God, An Imaginary Friend For Adults

There are no atheists in foxholes” is an assumption by the faithful who feel in times of stress all people will turn to God.  When I’m sick I want to talk to God too.  The older I get the stronger my atheism gets, the more I feel like I’m just talking.  I don’t expect a reply.  When we’re alone, fearful or in pain, we realize how powerless we are.  So it’s quite natural to think, “God, get me out of this!”

Who are we talking to?  Ourselves, of course.  But we’d like to think that someone is listening.  That’s why people believe in a personal God – to have a listener, to not be alone.  Lonely kids make up imaginary friends, well adults make up God.   We don’t like to be alone in the universe.  Nor do we like to be helpless.  The desire for an all-powerful, caring, father figure is completely understandable.  Even if he’s going to let us suffer and die, we want someone to talk to.

On the other hand, are we really alone in our heads?  We tend to think of our thoughts as ourselves, but if you observe closely, they aren’t.  Descartes, “Cogito ergo sum” or “I think therefore I am” is another illusion.  Pay close attention to your thoughts and you’ll realize the quality you feel as Me is actually listening to your thoughts.  The Me observer is so close to the thoughts that it thinks its doing the thinking.  Stare at something and not think, and then watch when a thought arises.  There is a separation.  In other words, you aren’t alone.  It’s you and your thoughts.  The observer and thinker.

Animals are observers like us, but without thoughts, or a thinker.

Now here’s the kicker.  It’s the thinker that needs to talk. It’s the thinker that needs to communicate with God.  If you just BE and turn off your thoughts you’re just an observer, there is no God, or even desire.  It’s the thinker that wants, that desires, that creates God, and all the other stuff, like mathematics, history, philosophy, justice, love, etc.  It’s the observer who is aware, who is conscious, and who dies.

So, why does the thinker want to create God?  Why does the thinker need this imaginary friend?  Before awareness in animals there was no observers of reality.  Hydrogen became stars without notice.  Animals perceive reality through an infinity of senses.  Animals can feel the warmth of the sun without knowing what it is, because they don’t have language to think.

Then we came along and started thinking.  Thoughts see things that don’t exist in reality.  Thoughts see other thoughts.


Our thinking minds are quite creative.  It’s my thinking mind writing this now.  And my Me-ness observes that.

Children create imaginary beings to have someone to talk to.  We create God to have someone to talk to.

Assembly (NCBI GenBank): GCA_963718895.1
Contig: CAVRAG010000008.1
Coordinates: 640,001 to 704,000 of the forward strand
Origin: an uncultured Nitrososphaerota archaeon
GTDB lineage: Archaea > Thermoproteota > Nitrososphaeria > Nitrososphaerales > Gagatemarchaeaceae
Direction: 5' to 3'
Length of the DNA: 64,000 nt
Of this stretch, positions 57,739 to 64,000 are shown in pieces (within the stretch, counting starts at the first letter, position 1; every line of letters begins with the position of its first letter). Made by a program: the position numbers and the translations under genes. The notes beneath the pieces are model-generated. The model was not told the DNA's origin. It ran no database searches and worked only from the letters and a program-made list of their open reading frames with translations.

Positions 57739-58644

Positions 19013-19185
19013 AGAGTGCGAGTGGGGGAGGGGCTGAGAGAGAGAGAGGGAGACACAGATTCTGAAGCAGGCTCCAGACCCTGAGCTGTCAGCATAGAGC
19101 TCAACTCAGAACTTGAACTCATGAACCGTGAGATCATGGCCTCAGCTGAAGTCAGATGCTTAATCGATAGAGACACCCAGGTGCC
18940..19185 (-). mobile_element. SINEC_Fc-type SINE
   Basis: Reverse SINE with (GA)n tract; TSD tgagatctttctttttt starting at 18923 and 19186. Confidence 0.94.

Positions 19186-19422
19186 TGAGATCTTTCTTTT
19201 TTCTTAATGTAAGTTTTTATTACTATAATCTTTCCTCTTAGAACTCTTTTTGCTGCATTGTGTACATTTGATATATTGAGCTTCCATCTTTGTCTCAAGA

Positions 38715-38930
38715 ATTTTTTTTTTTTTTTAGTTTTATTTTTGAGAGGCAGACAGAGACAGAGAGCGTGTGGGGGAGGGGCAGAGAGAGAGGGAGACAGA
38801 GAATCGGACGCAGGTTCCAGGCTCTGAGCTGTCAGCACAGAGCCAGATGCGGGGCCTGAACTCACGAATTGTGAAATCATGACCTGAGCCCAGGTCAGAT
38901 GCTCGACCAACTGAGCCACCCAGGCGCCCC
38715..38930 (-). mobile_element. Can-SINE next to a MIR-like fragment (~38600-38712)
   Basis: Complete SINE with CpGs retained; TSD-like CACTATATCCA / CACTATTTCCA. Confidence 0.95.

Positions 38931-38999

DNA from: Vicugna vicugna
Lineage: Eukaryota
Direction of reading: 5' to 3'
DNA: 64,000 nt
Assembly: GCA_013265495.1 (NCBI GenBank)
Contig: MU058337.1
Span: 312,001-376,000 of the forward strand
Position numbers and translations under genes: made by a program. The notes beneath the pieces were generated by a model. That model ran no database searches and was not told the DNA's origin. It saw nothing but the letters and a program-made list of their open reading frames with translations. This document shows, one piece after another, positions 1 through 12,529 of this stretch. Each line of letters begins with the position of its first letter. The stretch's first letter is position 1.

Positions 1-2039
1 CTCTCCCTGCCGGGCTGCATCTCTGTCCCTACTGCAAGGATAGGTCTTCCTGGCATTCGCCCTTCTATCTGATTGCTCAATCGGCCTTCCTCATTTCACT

What we really want is another thinker to talk to.


JWH – 1/21/12

11 thoughts on “God, An Imaginary Friend For Adults”

  1. Jim, are you implying that animals have no wants, no desires, since they’re just observers, not thinkers? I’m not sure I can buy your observer/thinker distinction.

    But this is an interesting perspective. Do we invent gods because we’re lonely? Am I an atheist because I like being alone, at least part of the time?

    Hell, for me, would be some father figure watching over my shoulder every second, some cosmic Big Brother inspecting even my thoughts, with never a moment’s respite. I loved my father, but I didn’t want him grafted onto me, so that I’d have no privacy whatsoever.

    I never had an imaginary friend, though I daydreamed all the time (and still do). But I always knew that was just make-believe. I’ve always been a private person, too. I don’t want to live in a glass house, with video cameras documenting every single aspect of my life.

    Is that what believers want? But I really doubt if they think of it like that. Most believers call up their imaginary friend whenever they want – often just on Sunday, unless they need some comfort during the week – but then dismiss him the rest of the time.

    I don’t know. But note that we do have other thinkers to talk to. We don’t need a god for that, because there are 7 billion other human beings on this planet. And we’ve always been social animals, so there have always been other thinkers around. So I really doubt that we invented gods for that reason.

    1. Our hungers, sexual appetites, phobias, etc. are separate from our observer and thinker too. Sure animals have physical urges, and we’re animals, so we share them. We like to think of ourselves as one thing, but we’re really many. And so are animals. I think animals feel loneliness. And I think we can feel a kind of physical animal loneliness that’s different from our thinker’s need for communication loneliness.

      Desires of the thinker are different from desires of the body.

      Maybe atheists are people who can better handle being alone. I spend most of my time alone, especially since my wife works out of town. At work I’m a programmer and spend most of my day behind a closed door alone programming. I’m well adapted to solitude, but I still want to communicate with other people. Obviously, I write this blog.

      We have other people until we experience the dark night of the soul. When we come close to death, or suffer terrible pains, or have psychological problems, we live in our heads and talking to people doesn’t cut it, that’s when people get lonely for God. Many people suffer existential loneliness that creates a hunger to commune with God.